Healthcare costs are increasing for all Americans, and some can’t keep up. Roughly 25 percent of Americans reported difficulty paying their medical bills in the past year, according to a survey from the Kaiser Family Foundation and the New York Times. This is not surprising when you consider that in 2006, the average person’s healthcare expenses were 5.7 percent of their annual income, and by 2015 that number had risen to 7.8 percent, according to the Bureau of Labor Statistics.
You don’t have to allow medical expenses to sink your finances, though. There are several ways a person can lower their medical costs that they may not have known about. Here are six.
Know Your Insurance Policy
Insurance policies can be complicated, but knowing what your policy covers and does not cover can help you make the cost- effective decisions about your health. Doctors don’t necessarily make medical recommendations based on cost, but if you know what’s in your policy, you can ask your doctor to make recommendations with your insurance coverage in mind.
Question Your Doctor
While your doctor may be the medical expert, you’re paying the bill and you should feel comfortable questioning them about the tests, procedures, and medications they prescribe. Ask them if the tests and procedures they recommend are medically necessary, especially if your insurance plan has a high deductible or co-pay. Additionally, make sure to find out if the medication you are being prescribed is the cheapest version, because sometimes doctors prescribe the more expensive name-brand version over the cheaper generic version.
Ask if You Qualify for Discounts
While it may seem unlikely that there are discounts available from healthcare providers for medical expenses, you’d be surprised what they may offer, if you just ask. Not every healthcare provider will offer a discount, but you may be able to coax one out of them if you agree to pay in cash. At the very least, you should be able to negotiate a payment plan that can make the cost more bearable.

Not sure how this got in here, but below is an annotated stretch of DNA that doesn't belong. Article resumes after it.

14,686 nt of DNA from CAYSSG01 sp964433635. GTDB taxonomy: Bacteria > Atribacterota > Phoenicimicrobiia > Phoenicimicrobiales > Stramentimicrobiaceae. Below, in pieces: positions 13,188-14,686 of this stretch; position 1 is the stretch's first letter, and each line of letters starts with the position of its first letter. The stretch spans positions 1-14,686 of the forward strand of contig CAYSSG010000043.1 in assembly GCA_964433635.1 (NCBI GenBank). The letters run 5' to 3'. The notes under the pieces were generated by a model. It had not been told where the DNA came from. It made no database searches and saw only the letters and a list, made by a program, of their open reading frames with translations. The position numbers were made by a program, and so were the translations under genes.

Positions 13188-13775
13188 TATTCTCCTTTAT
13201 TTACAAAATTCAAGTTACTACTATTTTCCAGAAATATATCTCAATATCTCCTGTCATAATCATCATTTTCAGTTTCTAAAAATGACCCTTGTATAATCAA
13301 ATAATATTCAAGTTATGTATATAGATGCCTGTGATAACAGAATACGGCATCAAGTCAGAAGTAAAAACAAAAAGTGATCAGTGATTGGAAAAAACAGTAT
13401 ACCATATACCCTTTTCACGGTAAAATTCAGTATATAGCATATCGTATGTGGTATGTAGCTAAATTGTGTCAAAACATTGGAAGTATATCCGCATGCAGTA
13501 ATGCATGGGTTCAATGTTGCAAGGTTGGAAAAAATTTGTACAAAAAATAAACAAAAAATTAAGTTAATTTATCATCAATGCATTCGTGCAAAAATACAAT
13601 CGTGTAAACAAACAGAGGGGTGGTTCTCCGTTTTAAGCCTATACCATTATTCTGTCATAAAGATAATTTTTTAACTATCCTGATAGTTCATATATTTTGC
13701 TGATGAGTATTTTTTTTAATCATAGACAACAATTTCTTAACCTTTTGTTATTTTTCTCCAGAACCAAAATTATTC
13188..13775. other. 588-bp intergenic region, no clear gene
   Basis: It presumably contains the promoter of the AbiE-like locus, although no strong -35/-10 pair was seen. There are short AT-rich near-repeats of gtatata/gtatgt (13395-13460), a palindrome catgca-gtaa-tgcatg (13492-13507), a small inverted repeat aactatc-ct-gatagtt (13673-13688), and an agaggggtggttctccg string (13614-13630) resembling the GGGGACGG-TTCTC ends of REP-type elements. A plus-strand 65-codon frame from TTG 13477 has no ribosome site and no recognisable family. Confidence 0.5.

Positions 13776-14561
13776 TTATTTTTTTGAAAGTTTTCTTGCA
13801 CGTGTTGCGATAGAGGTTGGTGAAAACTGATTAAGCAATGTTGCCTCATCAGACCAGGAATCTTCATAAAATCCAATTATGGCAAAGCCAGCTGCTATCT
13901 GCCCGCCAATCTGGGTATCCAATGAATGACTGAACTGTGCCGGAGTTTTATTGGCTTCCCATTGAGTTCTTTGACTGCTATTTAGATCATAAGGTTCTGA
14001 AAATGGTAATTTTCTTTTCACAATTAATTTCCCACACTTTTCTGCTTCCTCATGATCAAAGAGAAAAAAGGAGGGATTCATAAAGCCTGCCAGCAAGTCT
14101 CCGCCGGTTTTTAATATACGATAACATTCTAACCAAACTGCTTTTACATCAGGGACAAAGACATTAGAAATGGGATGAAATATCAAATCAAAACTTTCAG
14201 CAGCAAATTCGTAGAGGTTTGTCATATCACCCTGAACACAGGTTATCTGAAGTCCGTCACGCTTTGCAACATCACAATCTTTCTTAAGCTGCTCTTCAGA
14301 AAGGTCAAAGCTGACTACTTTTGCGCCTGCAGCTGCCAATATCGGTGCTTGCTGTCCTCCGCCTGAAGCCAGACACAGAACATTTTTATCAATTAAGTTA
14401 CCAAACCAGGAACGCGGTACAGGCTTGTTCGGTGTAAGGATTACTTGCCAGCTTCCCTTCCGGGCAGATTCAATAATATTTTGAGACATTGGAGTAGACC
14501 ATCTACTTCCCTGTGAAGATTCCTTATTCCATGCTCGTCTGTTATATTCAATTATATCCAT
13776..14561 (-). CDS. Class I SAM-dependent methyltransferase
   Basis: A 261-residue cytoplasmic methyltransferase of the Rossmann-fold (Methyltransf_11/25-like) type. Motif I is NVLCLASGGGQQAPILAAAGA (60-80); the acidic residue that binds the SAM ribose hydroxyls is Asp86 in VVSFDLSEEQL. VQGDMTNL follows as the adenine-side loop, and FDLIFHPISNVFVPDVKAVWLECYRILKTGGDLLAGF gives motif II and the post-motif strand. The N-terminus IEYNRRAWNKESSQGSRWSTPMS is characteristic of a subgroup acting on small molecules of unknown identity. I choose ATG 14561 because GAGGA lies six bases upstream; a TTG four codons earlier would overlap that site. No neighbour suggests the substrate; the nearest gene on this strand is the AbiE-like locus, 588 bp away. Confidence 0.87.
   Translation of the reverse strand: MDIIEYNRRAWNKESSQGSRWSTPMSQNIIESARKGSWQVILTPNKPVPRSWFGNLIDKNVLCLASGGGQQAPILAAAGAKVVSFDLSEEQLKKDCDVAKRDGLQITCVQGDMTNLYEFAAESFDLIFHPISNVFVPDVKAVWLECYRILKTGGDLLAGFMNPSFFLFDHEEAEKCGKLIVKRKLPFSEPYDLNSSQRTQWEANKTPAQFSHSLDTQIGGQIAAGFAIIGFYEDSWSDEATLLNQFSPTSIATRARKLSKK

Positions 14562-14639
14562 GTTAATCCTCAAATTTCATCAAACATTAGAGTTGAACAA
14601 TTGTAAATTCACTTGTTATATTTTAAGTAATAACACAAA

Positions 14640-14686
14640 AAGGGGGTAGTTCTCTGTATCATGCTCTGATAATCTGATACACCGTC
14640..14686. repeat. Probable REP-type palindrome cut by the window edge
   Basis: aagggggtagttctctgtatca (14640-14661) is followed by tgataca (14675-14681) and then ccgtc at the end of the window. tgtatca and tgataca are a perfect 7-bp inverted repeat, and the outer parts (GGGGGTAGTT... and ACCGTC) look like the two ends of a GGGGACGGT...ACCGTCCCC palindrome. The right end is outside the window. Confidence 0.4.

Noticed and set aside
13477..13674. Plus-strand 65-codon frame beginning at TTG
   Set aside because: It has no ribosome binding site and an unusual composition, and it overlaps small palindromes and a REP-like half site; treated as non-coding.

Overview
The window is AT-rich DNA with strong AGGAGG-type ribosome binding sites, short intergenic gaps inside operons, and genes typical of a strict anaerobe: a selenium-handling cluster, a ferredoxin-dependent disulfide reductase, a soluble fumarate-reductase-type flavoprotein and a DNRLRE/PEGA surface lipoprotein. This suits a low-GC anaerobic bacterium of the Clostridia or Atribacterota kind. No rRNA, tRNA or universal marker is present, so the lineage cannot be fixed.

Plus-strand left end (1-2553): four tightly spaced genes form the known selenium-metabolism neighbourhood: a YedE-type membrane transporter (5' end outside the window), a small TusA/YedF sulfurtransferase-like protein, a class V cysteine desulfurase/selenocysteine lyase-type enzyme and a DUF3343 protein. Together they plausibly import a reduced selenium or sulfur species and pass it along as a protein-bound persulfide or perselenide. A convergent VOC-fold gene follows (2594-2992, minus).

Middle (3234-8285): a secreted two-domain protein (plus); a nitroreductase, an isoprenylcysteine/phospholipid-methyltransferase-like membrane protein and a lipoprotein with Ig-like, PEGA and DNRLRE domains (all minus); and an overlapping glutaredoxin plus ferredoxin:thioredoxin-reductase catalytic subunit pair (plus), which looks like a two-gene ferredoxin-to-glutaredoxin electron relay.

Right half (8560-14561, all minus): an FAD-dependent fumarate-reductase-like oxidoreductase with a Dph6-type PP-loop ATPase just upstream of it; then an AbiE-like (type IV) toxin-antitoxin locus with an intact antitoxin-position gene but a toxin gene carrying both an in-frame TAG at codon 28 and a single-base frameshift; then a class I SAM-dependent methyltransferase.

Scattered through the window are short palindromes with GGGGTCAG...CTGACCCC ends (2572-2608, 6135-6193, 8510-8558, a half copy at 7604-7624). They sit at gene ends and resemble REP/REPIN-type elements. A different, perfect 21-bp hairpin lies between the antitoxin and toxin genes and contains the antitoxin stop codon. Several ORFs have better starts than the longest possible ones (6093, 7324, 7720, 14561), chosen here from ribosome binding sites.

Research the Costs
You would never purchase a car without doing research about the price so why would you agree to a procedure or test without knowing how much it will cost? Discuss the costs with your healthcare provider and then do some research to determine if you’re being charged close to the average price for your procedure or much more. If you are armed with this information, it may be easier to negotiate when you discuss discounts with the billing department.
Review Your Medical Bills
About seven percent of medical bills have mistakes, according to the American Medical Association, so it’s important to review them closely. Request an itemized medical bill from your healthcare provider and compare it with the Explanation of Benefits statement your insurer provides. Make sure everything is correct and don’t hesitate to call your healthcare and insurance providers, if you come across any mistakes.
File a Lawsuit
Unmanageable medical bills could stem from an unforeseen accident or illness that wasn’t your fault. No one should have to pay for medical care themselves if their injuries were caused by the negligence of another person, such as with workers’ compensation, medical malpractice, a car accident, or a slip and fall. Through filing a lawsuit, you may be able to get the medical expenses related to your injury covered by the negligent party, including future medical expenses for lasting injuries.
Learn more about your legal rights by contacting Morgan & Morgan for a free, no-obligation case evaluation.